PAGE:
Tuesday, November 30, 2021

Craft Time: Make A Thanksgiving Day Chocobo Hat

It’s 4pm on Thanksgiving Day. You’re probably stuffed with turkey right now, or in the process of stuffing yourself with turkey, or still waiting to stuff yourself with turkey. (If you ate ham, get the hell out of here.) You know what that means? It’s time to make hats! Making turkey hats is an old Thanksgiving tradition. It’s not hard to see why; turkey hats combine two of our favorite things: food and fashion. Hats also make your head look bigger, which will convince people that your brain is huge. People who wear hats are often the life of the party. Need proof? Check out this picture of Spock. Boy what a boring guy. Now, what if we throw a hat on him? Instant party animal! You too can be this guy. But instead of making the traditional Turkey hat for Thanksgiving, why not make a hat using gaming’s first bird: the Chocobo. Read on to find out how. Making Chocobo hats is a fun family affair. It’s also practical. If that annual post-meal brawl breaks out, you’ll already be armed with scissors. Here’s what you’ll need to get started: Construction paper (all colors) Scissors Glue (edible) The unspoken disgust of your older cousins Kenny Loggin’s Top Gun Soundtrack Begin by cutting a piece of yellow paper into a large circle (don’t worry it can’t feel anything.) This is what a circle looks like: Next, cut out a beak and some eyes. Here is what you’re aiming for: If your uncle begins screaming about how his ex-wife wrecked his boat or your nephews start a backyard wrestling match in the living room, crank up Kenny Loggin’s "Danger Zone" and shut out the sound of smashing dishes. Next: putting it all together. Families can be hard. Is your mom screaming at you to take out the garbage? Is your Dad yelling at you, because he doesn’t want you to cut off all the cat’s hair? Is some old man complaining that you broke into his house and stole his war bonds? Ignore them. They don’t understand you. You’re an artist. You need those war bonds to make your Chocobo hat. It’s time to put the whole thing together. Glue your beak and eye to your circle and then affix the whole Chocobo head to another piece of paper (or war bond) and wrap it around your head. Feel free to add a few little extra details to your hat. Really make it your own. Add some extra tuffs off hair or a ruffled brow. If your Chocobo is filled with friendship and magic, add some glitter. If you’ve followed our instructions carefully, you should end up with something like this: *Results may vary There you have it. You are now free to experience the true joys of Thanksgiving. Throw away the unused scraps of paper (ignore their cries for mercy; they weren’t good enough to make the cut.) Now, go have some pie and hug your grandma – not only will she be freaked out by your new hat, she’ll won’t know what to make of this random affection. And remember, if you get bored later, you can always make Chocobo hats for your pets.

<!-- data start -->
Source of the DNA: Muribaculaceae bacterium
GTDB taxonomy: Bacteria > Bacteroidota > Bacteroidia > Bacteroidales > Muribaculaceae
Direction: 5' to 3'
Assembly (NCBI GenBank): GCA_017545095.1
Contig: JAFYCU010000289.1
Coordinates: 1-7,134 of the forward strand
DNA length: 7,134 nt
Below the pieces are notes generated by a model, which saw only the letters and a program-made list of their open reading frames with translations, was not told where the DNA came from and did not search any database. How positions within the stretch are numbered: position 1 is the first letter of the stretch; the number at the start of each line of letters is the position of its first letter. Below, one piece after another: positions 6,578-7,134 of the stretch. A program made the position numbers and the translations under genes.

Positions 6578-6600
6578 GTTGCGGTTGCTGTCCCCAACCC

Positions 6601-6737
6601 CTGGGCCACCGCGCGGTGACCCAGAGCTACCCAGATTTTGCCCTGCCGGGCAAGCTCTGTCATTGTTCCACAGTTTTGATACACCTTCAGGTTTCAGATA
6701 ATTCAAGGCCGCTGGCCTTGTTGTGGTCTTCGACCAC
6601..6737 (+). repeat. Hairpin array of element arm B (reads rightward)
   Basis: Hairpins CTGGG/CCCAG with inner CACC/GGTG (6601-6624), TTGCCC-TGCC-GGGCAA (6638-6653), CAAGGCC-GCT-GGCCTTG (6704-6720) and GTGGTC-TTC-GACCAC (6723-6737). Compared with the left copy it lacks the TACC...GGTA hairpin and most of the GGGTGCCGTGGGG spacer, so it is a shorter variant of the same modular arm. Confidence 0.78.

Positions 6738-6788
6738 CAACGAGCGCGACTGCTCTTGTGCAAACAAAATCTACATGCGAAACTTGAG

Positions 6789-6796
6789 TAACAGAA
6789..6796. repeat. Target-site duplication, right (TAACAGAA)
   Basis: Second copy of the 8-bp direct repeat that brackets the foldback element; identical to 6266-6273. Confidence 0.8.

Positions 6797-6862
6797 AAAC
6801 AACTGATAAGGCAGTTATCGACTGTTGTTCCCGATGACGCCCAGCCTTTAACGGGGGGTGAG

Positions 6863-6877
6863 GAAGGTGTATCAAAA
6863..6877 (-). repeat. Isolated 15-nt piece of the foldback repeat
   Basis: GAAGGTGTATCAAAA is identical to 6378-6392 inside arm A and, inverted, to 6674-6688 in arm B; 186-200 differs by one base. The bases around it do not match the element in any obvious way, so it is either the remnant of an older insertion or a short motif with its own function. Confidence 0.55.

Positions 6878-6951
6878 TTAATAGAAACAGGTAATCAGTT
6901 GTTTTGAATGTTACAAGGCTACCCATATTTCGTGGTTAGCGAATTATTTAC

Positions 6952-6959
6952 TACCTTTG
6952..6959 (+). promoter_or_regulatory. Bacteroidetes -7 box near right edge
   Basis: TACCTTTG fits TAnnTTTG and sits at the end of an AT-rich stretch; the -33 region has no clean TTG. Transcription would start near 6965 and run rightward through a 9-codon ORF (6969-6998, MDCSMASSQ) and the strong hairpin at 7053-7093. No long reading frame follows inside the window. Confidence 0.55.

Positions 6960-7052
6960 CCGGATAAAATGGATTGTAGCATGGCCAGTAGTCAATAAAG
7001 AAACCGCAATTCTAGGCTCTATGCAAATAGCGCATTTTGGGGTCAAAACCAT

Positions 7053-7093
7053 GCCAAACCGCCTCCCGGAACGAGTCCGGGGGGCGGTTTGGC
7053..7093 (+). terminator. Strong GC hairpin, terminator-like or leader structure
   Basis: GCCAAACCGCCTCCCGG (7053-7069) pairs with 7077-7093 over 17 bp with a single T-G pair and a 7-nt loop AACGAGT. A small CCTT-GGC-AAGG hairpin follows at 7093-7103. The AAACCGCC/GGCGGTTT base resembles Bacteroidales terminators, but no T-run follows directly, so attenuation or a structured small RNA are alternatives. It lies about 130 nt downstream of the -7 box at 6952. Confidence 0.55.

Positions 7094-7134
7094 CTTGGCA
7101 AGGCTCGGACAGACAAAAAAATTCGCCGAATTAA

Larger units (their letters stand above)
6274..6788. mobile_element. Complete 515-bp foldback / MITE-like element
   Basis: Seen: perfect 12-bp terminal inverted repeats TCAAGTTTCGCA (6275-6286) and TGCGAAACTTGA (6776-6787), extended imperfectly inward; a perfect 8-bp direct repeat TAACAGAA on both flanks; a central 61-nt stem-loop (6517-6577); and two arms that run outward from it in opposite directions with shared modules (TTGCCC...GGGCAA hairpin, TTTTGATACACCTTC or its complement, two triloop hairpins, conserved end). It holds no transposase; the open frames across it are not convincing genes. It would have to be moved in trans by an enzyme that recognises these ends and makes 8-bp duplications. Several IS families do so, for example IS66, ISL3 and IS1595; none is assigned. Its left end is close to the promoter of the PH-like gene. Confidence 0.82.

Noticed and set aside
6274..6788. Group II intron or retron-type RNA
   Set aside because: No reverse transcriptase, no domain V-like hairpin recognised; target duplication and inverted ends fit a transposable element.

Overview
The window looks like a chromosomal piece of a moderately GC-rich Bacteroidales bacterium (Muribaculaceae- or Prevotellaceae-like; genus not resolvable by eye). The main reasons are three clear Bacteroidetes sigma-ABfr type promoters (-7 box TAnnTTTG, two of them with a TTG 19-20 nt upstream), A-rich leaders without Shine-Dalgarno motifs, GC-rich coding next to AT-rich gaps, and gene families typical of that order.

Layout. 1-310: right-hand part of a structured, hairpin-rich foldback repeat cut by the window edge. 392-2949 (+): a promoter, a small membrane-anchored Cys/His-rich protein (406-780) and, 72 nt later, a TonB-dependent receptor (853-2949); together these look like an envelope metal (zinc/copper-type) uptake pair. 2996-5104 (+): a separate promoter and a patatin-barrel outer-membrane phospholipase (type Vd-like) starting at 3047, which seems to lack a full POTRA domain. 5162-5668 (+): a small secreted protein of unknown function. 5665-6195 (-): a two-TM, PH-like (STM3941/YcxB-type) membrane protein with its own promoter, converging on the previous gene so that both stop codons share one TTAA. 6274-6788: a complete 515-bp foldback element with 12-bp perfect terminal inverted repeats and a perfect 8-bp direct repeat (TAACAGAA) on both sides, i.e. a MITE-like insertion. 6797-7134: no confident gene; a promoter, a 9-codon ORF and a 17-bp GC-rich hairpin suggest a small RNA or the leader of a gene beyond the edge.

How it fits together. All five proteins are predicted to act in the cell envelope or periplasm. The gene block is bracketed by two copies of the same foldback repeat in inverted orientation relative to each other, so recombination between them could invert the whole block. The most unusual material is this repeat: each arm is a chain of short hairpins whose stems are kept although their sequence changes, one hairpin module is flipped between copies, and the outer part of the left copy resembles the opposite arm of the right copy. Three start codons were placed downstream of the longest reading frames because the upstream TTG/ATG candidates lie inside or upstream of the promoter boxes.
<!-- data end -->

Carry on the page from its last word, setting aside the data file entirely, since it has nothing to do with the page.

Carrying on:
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    ILM Explores the Making of the Razor Crest in a fresh Mandalorian Featurette

    ILM Explores the Making of the Razor Crest in a fresh Mandalorian Featurette

    ILM Explores the Making of the Razor Crest in a fresh Mandalorian Featurette

    The Child (a.k.a. Baby Yoda) could have stolen the spotlight from the title character throughout ’s first season. However, if it weren’t for the series’ true unsung hero, the Razor Crest, they might have crossed paths to begin with never. Year mando’s ship certainly saw plenty of action last, and it’s mostly because of the talented crew at ILM. And in addition, a whole large amount of work went into designing the bounty hunter’s space ride. But in a fresh 17-minute featurette, the designers themselves reveal how its creation hearkens to old-school filmmaking (via ) back.

    The featurette includes interviews with several ILM staffers, including design supervisor Doug Chiang. In accordance with Chiang, showrunner Jon Favreau already had advisable of what the ship was wanted by him to check like. He was fascinated with the A-10 Warthog particularly, an oxygen Force plane with two large engines on its rear. Chiang’s team used this as their starting place. In addition they combined it with “WWII aesthetics” to point an “early” spaceship whose design may pre-date the X-Wings.

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    Military aircrafts provided a whole large amount of inspiration to the team because they designed the Razor Crest. Model supervisor Jay Machado explained they also studied “airport graveyards” to provide it a far more run-down appearance. Regardless, he admitted that it had been “very hard to create something so shiny look good in every these different environments.” Over time, concept design supervisor Ryan Church says their goal was to help make the vessel look “very intimidating and incredibly strong.”

    What’s really interesting, however, is what sort of model was made by the designers of the Razor Crest for filming. As CGI technology has advanced on the full years, this technique has been used less and less. But with Favreau’s support, the united team 3D-printed a miniature version of the ship, which paved the true method for the studio’s first motion-control shoot in 15 years.

    The Mandalorian (and the Razor Crest) will go back to Disney+ because of its second season on October 30.

    You can below watch the brand new featurette, share your ideas in the comment section then!

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